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HISTORY OF ENGLAND;
FORMING A SERIES OF
MOST REMARKABLE OCCURRENCES IN EACH REIGN:
REVIEWS OF THE MANNERS, DOMESTIC HABITS, AMUSEMENTS,
COSTUMES, ETC., OF THE PEOPLE.
BY CHARLES SELBY.
WITH ADDITIONS BRINGING THE WORK DOWN TO THE MARRIAGE OF
THE PRINCE OF WALES.
LOCKWOOD AND CO., STATIONERS'-HALL COURT.
This little book has been compiled with great care, and considerable labour, from the best authorities, in the hope that all classes of readers may find something in it not only amusing but instructive.
It is not offered as an entire History of England; but as a succession of narratives of the principal Events, not as already known from school abridgments, but here presented in their integrity from the contemporary chronicles, or from the pages of modern historians, whose facile style has invested the stern facts of their predecessors with so many new readings, that even old stories appear in a new light.
In addition to many minute pictures of the more salient events in our history, will be found a correct chronicle of memorable dates; descriptions of costume, manners, and domestic habits, of the different periods; offering to the student many new and useful authorities, and to the general reader much amusement and information.
Great care has been taken to render the work unobjectionable to the most fastidious person, by excluding everything that could not be read aloud in schools and families; and by the abstinence from all party spirit alike, in politics as in religion.
It is with the utmost respect to copyright, that the works of modern authors are quoted; the extracts have been made in pure admiration of their excellence, and will, by presenting
the public with so pleasant a 'taste of their quality,' enhance the interest of the original pages.
As in a skeleton map, which gives but the landmarks of the different countries, and leaves the cities, towns, and villages, to be filled in by the research of the student; this volume presents simply the outlines of our history, but points to the best sources for further study.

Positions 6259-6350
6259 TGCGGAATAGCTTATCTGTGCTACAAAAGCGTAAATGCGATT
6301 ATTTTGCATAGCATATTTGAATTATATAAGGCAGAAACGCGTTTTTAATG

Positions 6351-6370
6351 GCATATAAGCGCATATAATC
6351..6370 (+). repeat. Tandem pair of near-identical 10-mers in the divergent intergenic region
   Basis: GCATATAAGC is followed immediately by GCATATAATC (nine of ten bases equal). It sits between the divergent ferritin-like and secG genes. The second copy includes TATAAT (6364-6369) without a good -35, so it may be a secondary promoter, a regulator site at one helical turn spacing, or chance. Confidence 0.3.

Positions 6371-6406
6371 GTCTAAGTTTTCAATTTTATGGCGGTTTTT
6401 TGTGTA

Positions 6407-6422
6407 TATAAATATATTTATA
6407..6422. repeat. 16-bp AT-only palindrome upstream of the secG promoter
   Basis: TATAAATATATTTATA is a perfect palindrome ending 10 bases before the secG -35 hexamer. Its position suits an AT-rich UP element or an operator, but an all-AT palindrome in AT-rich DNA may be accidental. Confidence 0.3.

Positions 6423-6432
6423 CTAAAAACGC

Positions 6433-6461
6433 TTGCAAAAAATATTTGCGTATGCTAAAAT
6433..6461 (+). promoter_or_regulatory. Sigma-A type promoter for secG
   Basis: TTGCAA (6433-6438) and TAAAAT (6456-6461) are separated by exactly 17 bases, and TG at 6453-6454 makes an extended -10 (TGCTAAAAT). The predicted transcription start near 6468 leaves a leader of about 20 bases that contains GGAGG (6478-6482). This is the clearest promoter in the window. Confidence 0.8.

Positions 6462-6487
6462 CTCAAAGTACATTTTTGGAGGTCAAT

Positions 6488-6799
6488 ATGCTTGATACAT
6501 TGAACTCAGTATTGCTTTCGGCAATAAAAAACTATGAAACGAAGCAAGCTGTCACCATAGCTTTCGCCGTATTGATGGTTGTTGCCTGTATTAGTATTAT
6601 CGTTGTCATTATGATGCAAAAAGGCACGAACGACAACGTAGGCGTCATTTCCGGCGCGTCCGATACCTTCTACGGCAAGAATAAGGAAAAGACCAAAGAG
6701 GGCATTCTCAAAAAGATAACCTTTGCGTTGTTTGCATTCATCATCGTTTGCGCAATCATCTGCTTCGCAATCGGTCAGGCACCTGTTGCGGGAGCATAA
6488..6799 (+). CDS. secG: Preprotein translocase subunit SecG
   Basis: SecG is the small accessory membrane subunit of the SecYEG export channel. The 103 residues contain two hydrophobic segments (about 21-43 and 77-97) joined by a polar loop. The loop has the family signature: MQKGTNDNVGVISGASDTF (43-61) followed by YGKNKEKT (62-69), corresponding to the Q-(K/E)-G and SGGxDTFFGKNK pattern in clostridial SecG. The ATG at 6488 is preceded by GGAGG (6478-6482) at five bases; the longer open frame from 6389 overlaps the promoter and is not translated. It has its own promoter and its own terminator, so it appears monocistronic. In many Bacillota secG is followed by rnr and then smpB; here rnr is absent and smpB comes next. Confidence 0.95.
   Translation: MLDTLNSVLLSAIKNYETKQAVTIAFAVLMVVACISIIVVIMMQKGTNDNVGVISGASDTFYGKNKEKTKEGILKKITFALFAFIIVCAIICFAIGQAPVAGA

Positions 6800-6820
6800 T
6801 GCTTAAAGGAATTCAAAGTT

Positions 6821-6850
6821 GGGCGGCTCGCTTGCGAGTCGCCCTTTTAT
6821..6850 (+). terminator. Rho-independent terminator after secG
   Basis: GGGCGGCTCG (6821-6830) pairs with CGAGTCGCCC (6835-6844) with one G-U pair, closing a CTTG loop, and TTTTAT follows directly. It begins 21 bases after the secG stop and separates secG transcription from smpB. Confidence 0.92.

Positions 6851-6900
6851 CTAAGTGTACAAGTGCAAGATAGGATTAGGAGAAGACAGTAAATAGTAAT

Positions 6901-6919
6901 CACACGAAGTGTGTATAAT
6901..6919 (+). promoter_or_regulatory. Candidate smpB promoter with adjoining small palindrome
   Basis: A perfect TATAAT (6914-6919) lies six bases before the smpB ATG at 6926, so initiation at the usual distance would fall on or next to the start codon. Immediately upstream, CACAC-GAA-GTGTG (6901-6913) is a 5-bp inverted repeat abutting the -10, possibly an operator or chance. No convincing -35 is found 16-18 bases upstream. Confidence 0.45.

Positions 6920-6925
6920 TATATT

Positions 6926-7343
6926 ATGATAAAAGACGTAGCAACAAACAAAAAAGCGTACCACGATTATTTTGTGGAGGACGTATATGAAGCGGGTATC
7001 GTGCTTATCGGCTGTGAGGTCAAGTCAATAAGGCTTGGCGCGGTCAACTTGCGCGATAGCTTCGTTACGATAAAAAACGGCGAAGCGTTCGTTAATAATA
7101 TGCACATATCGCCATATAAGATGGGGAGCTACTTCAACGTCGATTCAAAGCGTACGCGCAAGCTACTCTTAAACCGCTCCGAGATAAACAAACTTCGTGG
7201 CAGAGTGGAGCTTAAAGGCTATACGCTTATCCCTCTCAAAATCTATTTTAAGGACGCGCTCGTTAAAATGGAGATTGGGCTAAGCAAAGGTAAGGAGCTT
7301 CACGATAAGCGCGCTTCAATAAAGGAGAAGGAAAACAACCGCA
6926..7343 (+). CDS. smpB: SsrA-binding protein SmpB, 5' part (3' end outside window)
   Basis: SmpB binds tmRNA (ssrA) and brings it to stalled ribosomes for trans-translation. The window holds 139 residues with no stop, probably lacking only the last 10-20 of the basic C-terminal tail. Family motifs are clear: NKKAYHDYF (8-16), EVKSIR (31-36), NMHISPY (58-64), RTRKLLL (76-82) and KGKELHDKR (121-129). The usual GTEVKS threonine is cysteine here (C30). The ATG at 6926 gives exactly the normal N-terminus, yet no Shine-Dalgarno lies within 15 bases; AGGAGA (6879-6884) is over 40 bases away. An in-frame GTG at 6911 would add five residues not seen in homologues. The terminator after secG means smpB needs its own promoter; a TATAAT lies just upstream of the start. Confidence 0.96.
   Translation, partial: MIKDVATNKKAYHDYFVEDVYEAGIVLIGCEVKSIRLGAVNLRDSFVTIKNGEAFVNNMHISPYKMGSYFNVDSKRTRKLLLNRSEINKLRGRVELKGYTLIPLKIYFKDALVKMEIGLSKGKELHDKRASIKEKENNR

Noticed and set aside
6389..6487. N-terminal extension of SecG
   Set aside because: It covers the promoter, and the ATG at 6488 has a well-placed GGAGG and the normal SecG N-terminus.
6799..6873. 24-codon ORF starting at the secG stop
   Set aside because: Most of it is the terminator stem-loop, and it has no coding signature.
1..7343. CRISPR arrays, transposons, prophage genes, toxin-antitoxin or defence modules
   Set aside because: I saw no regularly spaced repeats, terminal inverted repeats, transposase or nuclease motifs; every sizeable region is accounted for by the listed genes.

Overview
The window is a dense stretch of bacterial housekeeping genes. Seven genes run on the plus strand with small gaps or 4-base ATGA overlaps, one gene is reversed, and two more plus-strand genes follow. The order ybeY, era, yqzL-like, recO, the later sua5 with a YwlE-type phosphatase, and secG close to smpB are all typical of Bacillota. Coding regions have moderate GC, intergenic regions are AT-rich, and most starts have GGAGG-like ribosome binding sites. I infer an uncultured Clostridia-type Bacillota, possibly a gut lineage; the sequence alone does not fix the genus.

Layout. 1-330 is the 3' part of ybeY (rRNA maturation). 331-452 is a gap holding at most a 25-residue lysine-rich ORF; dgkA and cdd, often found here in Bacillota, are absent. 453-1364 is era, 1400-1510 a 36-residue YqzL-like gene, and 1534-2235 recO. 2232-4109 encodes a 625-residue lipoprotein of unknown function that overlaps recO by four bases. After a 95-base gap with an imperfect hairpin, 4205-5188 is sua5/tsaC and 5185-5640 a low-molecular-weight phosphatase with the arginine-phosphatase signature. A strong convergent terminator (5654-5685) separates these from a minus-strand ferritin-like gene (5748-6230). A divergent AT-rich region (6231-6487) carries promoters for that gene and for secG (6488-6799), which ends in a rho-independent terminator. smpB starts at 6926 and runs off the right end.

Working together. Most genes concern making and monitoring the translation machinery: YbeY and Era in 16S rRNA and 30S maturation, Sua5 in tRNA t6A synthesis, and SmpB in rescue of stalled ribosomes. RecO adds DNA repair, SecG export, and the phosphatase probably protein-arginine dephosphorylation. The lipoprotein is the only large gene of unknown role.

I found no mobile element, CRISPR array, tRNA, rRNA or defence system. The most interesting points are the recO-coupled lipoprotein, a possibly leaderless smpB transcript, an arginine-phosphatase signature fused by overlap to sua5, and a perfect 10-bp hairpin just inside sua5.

At the same time the work presents, in the most attractive form the great and leading events of English history, so as to point out the means by which England has attained her present greatness in the scale of nations.
BY THE PUBLISHERS OF THE TWENTY-SIXTH EDITION,
This Edition has been extended by the addition of the leading events of the present reign, described from the best authorities, and brought down to the auspicious event of the marriage of the Prince of Wales with the Princess Alexandra of Denmark.
EVENTS TO BE REMEMBERED
HISTORY OF ENGLAND.
ORIGIN AND EARLY HISTORY OF BRITAIN Geoffrey, of Monmouth, a Benedictine monk, who lived in the twelfth century, penned, in Latin, a history of Britain, and dedicated it to Robert, Earl of Gloucester, a natural son of Henry I., King of England. In this pretended history Britain is said to receive her name from Brutus, the first of her kings. What the historian relates is as follows:-Brutus, son of Sylvius, grandson of Æneas, had the misfortune to kill his father as he was shooting at a deer. As he could not, or would not, after this fatal accident, stay any longer in Italy, he retires into Greece, where, gathering together the descendants of the Trojans that were put thither after the destruction of their city, he puts to sea with them, and, after long wandering on the Mediterranean, enters the Atlantic ocean, and performs wonders in several places, particularly at Gaul, against Goffarius, King of Aquitain. At length, guided by an oracle, he comes and lands on the island of Albion, at a place where Totnes now stands, in the county of Devon.* The island was at that
* The very stone upon which Brutus, the nephew of Æneas, landed at Totnes stili remains! It is inserted in the footway, nearly opposite the Mayoralty House, in the Fore-street. “From Totnes, the neighbouring shore was heretofore called Totnese. And the British History' tells us that Brutus, the founder of the British nation, arrived here." And Havillances (John de Alvilla, or Hauteville, according to Mr. Wright), as a poet, following the same authority, writes thus
“ Inde dato cursa, Brutus comitatus Achate
Gallorum spoliis cumulatis navibus æquor
Littora felices entrat Totnesia portus,"
Full fraught with Gallic spoils their ships they appear'd
Notes und Querics, vol. i., page 233.-J. Milner Barry, J.D.